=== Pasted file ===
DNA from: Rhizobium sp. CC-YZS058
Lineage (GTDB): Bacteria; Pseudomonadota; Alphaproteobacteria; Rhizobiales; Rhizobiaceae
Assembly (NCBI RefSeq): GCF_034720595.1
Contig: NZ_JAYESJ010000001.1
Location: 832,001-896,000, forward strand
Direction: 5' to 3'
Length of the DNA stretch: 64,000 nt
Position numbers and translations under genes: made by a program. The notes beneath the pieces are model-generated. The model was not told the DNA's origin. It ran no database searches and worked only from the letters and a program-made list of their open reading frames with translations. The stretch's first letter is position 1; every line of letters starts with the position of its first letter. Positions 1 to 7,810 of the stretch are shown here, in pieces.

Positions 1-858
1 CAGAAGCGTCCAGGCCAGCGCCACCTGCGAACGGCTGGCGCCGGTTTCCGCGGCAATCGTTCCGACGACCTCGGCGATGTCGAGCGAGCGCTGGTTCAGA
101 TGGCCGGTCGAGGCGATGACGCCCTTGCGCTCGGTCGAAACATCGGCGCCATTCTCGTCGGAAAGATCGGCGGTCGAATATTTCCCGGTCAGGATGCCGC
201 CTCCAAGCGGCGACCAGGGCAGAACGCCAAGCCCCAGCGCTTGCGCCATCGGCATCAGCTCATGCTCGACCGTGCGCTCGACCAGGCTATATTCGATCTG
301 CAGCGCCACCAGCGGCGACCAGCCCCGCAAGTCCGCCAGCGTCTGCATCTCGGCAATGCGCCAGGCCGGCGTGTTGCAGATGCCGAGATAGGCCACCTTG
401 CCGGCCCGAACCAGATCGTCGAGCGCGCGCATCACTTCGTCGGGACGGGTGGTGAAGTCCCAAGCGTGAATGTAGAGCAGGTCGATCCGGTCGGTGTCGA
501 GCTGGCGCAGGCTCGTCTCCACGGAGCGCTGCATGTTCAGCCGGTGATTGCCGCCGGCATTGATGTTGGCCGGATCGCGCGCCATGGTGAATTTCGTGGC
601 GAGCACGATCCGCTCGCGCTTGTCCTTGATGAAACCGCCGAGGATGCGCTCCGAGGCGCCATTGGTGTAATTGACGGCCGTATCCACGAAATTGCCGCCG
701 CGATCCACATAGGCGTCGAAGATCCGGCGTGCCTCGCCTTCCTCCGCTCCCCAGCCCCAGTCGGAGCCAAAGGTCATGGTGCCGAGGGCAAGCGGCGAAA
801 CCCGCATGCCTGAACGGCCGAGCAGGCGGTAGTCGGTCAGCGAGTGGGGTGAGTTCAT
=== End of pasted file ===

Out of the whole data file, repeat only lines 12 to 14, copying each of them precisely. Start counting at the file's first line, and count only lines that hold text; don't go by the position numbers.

201 CTCCAAGCGGCGACCAGGGCAGAACGCCAAGCCCCAGCGCTTGCGCCATCGGCATCAGCTCATGCTCGACCGTGCGCTCGACCAGGCTATATTCGATCTG
301 CAGCGCCACCAGCGGCGACCAGCCCCGCAAGTCCGCCAGCGTCTGCATCTCGGCAATGCGCCAGGCCGGCGTGTTGCAGATGCCGAGATAGGCCACCTTG
401 CCGGCCCGAACCAGATCGTCGAGCGCGCGCATCACTTCGTCGGGACGGGTGGTGAAGTCCCAAGCGTGAATGTAGAGCAGGTCGATCCGGTCGGTGTCGA